2019 General Election
A Parliamentary deadlock means the UK is holding its third General Election in the last five years, with Boris Johnson's Conservatives facing off against Jeremy Corbyn's Labour Party, while a number of smaller parties fight to have their voices heard. There's no doubt that Brexit is the main issue on the agenda but this is a General Election, not a referendum, so all matters of policy are up for debate, including those relating to motoring.
- They will make a £28.8 billion investment in strategic and local roads.
- Boris Johnson has said if he is elected he will invest £1 billion in completing a fast-charging network to ensure that everyone is within 30 miles of a rapid electric vehicle charging station.
- They will consult on the earliest date to phase out the sale of new conventional petrol and diesel cars, while minimising the impact on drivers and businesses.
- And finally they will support clean transport to ensure clean air, as well as setting strict new laws on air quality.
- The Conservatives have committed to ending new sales of combustion engine vehicles by 2040. Labour will aim for 2030.
- Labour will position the UK at the forefront of the development and manufacture of ultra-low emission vehicles and will support their sale. They will invest in electric vehicle charging infrastructure and in electric community car clubs, this will accelerate the transition of our public sector car fleets and our public buses to zero-emissions vehicles.
- Labour will remove the five-year surcharge on electric vehicles with a list price of over £40,000 purchase in 2020-21 and 2021-22
The Liberal Democrats' leader Jo Swinson has tried to position her party as the obvious choice for those wanting to keep the UK inside the EU, with plans to revoke Article 50 and cancel Brexit without holding a second referendum. One motoring policy the Lib Dems do have planned, though, is to bring the 2040 ban on the sale of all new conventional petrol and diesel cars forward to 2030, as part of plans to expedite the UK's move to net decarbonisation. Accelerate the rapid take-up of electric vehicles by reforming vehicle taxation, cutting VAT on EVs to 5 per cent and increasing the rate of installation of charging points, including residential on-street points and ultra-fast chargers at service 47 stations. They will Introduce a nationwide strategy to promote walking and cycling, including the creation of dedicated safe cycling lanes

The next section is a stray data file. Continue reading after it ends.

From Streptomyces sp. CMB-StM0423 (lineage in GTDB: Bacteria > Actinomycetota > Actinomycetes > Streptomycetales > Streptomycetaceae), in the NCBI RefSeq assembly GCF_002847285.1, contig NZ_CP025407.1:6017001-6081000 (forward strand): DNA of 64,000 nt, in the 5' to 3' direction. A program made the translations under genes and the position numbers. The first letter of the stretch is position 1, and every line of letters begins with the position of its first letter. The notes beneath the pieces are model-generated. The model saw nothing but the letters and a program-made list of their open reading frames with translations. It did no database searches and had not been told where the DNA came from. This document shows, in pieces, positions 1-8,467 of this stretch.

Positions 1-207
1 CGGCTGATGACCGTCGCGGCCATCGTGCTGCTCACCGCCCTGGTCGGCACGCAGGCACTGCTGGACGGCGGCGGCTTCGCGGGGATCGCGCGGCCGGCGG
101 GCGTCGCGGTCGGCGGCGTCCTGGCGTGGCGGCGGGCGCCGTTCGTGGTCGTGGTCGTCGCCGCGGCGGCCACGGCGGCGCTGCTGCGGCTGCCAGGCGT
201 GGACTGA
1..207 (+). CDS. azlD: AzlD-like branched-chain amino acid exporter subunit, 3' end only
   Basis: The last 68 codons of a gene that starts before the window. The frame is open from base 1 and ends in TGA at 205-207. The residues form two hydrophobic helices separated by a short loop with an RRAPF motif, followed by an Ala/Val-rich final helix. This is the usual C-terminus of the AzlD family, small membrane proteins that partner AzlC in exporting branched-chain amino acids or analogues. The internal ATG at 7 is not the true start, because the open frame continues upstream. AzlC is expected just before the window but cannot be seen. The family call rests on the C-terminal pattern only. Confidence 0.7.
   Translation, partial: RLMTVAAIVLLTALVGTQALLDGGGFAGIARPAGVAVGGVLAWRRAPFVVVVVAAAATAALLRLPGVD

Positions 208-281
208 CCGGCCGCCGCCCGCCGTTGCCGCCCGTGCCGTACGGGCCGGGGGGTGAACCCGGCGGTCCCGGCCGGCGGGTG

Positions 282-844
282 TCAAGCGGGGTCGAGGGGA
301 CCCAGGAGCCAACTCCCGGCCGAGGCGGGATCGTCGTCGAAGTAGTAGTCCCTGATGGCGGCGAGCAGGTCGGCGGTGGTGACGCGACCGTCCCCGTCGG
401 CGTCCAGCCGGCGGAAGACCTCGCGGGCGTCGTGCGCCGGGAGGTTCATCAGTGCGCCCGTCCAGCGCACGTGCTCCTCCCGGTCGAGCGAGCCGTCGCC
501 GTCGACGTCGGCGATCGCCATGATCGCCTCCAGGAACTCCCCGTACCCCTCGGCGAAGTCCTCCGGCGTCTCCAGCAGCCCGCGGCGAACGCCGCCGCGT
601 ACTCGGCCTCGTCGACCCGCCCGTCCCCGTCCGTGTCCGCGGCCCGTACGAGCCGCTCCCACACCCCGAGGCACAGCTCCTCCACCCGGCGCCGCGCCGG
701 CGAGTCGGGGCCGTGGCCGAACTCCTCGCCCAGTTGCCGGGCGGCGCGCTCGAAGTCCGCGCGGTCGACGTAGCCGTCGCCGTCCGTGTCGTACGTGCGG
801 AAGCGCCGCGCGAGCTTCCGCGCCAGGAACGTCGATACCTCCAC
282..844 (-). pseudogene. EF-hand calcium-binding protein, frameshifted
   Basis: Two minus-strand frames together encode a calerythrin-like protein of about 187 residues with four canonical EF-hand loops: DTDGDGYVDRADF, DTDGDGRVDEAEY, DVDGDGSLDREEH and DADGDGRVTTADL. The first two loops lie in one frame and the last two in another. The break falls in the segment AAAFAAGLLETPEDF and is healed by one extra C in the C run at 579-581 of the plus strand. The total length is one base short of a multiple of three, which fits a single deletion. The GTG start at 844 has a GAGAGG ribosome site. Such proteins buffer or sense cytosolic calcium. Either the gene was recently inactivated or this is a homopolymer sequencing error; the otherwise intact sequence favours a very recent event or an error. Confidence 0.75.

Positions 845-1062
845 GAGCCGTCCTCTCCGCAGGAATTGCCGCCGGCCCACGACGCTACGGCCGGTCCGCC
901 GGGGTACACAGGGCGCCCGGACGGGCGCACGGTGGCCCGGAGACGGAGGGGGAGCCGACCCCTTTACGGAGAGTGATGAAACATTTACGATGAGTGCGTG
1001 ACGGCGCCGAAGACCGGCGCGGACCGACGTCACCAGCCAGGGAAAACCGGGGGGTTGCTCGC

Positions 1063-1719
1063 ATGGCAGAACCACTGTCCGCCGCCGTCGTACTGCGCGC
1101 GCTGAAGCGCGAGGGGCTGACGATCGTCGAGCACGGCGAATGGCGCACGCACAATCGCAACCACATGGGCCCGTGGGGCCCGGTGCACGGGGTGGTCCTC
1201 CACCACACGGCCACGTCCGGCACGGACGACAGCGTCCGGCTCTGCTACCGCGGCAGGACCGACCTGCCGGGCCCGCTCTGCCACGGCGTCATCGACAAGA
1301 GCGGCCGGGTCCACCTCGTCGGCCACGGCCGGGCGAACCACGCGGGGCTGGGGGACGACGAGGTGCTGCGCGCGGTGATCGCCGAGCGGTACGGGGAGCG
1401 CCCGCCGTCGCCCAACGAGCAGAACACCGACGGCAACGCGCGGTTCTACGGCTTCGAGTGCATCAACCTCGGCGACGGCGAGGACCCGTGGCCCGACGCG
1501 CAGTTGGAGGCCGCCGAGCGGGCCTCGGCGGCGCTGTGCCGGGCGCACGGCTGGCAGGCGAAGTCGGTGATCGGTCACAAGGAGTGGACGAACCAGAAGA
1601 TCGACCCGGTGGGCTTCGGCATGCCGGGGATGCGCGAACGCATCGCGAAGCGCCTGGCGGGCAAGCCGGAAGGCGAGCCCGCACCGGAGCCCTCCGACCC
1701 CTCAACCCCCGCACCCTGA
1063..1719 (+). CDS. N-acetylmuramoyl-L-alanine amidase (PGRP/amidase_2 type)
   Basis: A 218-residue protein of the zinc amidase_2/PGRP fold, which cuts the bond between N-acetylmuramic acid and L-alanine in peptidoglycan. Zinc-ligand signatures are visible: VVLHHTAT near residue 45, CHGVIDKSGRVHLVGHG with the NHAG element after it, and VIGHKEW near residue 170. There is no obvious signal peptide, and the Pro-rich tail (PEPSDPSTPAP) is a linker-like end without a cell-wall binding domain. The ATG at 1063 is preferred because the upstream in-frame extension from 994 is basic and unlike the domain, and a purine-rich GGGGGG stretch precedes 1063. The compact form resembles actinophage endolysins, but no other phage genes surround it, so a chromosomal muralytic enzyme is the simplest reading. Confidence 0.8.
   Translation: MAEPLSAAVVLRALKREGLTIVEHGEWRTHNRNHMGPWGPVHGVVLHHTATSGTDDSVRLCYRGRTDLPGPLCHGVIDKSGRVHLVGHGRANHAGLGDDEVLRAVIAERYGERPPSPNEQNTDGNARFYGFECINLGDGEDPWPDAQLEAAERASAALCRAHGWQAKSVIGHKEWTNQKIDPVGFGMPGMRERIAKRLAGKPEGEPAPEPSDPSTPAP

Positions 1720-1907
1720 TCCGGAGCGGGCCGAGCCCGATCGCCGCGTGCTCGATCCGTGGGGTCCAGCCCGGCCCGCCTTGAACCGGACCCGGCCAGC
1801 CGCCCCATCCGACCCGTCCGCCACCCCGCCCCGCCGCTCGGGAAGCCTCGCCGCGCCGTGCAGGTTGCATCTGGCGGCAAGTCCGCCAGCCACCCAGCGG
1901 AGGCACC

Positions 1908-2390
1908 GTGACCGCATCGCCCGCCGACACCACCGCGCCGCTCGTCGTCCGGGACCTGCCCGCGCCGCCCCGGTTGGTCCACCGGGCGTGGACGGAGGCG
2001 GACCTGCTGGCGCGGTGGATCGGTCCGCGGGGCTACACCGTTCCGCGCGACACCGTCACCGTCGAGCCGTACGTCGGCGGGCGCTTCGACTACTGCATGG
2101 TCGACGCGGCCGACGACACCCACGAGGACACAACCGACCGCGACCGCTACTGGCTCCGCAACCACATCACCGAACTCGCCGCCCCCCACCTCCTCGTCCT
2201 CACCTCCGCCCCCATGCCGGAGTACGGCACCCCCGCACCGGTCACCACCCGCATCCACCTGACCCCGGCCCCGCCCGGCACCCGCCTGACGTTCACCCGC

- End the sale of new petrol and diesel fuelled vehicles by 2030. Over the next ten years we will ease this transition by incentivising the replacement of diesel and petrol vans, lorries and coaches with electric vehicles. Our priority is reducing overall mileage and the number of vehicles on our roads - these further measures will ensure that the vehicles still on our roads.
- Civilise our streets by making Low Traffic Neighbourhoods (in which rat-running is blocked) the norm for residential areas and making 20 miles per hour the default speed limit.
- Make 40 miles per hour the default speed limit in non-residential areas except on major roads.
No specific commitments
No matter who ultimately gets the vote and the honour of running this country, what we can say is that Brexit or No Brexit, the United Kingdom is looking to change the face of the motoring industry as we know it. Be prepared for the all electric revolution. Share on: Useful Links Personal Car Lease Deals Business Car Lease Deals Car Leasing Manufacturers
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12th of December 2019